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InspiringInsomnia

Inspiring Insomnia

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The Best American Nonrequired Reading 2013
Minders
Michele Jaffe
Sekret
Lindsay Smith
All the Truth That's in Me
Julie Berry
Code Name Verity
Elizabeth Wein
Grave Mercy
Robin LaFevers

Zero

Zero - T.W. Brown,  Suzanne Robb,  Bennie Newsome,  A.A. Garrison,  Nathan Phillips,  Christopher Beck,  Chantal Boudreau "Zero" is a collection of short stories by seven different authors, all detailing the origins of unrelated zombie outbreaks. The quality is quite varied, both with the editing and the storytelling.

The first story, "The Morning Show Host" is told via a heart-breaking letter written to survivors of the zombie apocalypse. Minnie Brown documents her sad and unfortunate role in the outbreak. There is a sweetness to her story as she reminisces about her romance with her boyfriend, but it is overwhelmed by her sorrow, regret, and guilt. This was my favorite. I would love to have seen this developed into a full novel, and I'm intrigued to read more from this author.

The second story, "The Zombie Curse" features a philandering husband who gets a major comeuppance. It had a supernatural aspect and was just OK for me. There were some formatting issues that caused words to be dropped.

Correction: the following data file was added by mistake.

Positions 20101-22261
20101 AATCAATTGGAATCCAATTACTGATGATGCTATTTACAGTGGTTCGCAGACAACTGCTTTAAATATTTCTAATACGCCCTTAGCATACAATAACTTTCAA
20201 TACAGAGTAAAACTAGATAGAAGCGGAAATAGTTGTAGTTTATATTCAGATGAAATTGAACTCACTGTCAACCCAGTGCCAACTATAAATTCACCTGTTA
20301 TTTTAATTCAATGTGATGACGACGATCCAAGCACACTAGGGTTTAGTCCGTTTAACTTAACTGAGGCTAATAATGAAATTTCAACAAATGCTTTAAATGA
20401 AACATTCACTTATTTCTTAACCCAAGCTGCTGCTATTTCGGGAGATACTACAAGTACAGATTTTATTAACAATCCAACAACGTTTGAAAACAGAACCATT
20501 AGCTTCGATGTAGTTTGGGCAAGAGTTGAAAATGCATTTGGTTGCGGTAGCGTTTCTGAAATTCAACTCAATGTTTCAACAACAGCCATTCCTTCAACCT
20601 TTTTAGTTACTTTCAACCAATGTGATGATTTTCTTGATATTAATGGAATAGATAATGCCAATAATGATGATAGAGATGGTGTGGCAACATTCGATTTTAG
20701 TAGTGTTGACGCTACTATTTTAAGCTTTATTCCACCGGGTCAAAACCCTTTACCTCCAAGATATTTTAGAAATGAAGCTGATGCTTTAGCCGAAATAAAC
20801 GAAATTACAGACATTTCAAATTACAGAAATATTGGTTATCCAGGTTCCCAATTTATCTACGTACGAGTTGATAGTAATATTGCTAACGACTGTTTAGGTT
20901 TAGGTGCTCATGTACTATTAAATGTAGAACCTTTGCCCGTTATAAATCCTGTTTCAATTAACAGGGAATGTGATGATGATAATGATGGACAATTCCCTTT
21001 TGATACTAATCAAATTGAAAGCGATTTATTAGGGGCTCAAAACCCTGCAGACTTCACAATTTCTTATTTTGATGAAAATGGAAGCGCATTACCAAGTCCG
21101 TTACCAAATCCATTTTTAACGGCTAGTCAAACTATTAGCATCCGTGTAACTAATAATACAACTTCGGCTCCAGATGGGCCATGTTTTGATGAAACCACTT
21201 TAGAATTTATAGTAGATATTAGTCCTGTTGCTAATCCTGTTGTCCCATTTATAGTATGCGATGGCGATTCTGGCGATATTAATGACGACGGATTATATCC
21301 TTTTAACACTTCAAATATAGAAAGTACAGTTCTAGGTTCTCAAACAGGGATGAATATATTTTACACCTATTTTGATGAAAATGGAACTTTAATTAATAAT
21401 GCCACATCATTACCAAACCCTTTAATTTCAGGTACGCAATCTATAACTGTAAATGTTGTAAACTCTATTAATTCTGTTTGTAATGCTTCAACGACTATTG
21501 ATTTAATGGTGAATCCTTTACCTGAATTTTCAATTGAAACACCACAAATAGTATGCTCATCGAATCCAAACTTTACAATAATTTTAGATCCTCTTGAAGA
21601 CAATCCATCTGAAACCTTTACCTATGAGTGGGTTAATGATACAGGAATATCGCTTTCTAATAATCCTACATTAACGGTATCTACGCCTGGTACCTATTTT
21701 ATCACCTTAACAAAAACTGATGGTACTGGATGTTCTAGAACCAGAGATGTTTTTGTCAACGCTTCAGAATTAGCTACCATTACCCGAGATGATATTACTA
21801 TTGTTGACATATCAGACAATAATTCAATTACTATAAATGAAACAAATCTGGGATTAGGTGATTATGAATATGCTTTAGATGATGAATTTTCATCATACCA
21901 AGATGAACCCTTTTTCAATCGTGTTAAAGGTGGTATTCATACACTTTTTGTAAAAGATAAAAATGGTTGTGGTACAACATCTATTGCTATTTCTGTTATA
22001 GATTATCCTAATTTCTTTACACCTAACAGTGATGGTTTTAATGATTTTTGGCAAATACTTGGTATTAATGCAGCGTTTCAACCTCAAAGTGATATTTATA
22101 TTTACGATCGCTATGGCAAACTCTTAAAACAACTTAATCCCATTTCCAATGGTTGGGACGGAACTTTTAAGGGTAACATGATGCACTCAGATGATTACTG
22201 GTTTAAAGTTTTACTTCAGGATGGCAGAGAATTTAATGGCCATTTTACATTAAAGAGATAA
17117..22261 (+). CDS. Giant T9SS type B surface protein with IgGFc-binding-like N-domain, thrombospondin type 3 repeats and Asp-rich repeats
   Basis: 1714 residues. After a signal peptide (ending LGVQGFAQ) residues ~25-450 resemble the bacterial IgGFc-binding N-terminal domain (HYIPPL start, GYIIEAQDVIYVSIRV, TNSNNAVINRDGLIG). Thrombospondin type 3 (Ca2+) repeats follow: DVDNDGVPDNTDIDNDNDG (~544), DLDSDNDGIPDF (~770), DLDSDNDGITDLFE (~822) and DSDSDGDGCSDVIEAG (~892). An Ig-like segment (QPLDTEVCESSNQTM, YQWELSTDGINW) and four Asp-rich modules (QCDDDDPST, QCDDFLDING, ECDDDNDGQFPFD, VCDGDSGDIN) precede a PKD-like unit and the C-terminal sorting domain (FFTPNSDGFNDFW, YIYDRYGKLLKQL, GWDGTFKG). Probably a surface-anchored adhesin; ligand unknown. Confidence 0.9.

"Termination Papers" tells the story of government experiments on DNA to create super soldiers. As one might expect, things go horribly awry. There were grammar and punctuation issues throughout that interfered with the story, and it appears there was minimal or no editing.

I was beginning to feel a little discouraged, but things picked up with "The Scientific Method" which features a newspaper reporter who heads to Russia to investigate the recently discovered diary of a Nazi war criminal. The Nazi conducted experiments on human brains of living subjects, and the results were just as one would expect.

When I started reading "William", I wondered what in the world a household robot could have to do with zombies. William, the robot, is very helpful around the house until a freak occurrence gives him the power of thought.

It's a big pet peeve for me when an author confuses "desert" and "dessert", and this happened twice, including in the third paragraph of "Escarg-o". I set the bar low at this point, and while the plot in which a restaurant serves some supernatural snails to a celebrity is unexpectedly wacky, it didn't really seem like a zombie story.

In "Quietus", an infected bird bites a little girl. I think rabies might have been more pleasant than what this poor girl experiences.

I don't know why a table of contents was not included in the Kindle version. I've added locations below for anyone who wants to skip to a particular story, along with individual ratings.

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"The Morning Show Host" by Patrick Shand, 37 of 3548, 5 stars
"Zombie Curse" by Bennie Newsome, 485 of 3548, 2.5 stars
"Termination Papers" by Suzanne Robb, 1008 of 3548, 2 stars
"The Scientific Method" by Nathan Phillips, 1561 of 3548, 4 stars
"William" by A.A. Garrison, 1965 of 3548, 3 stars
"Escarg-o" by Chantal Boudreau, 2488 of 3548, 2 stars
"Quietus" by Christopher Beck, 2980 of 3548, 4 stars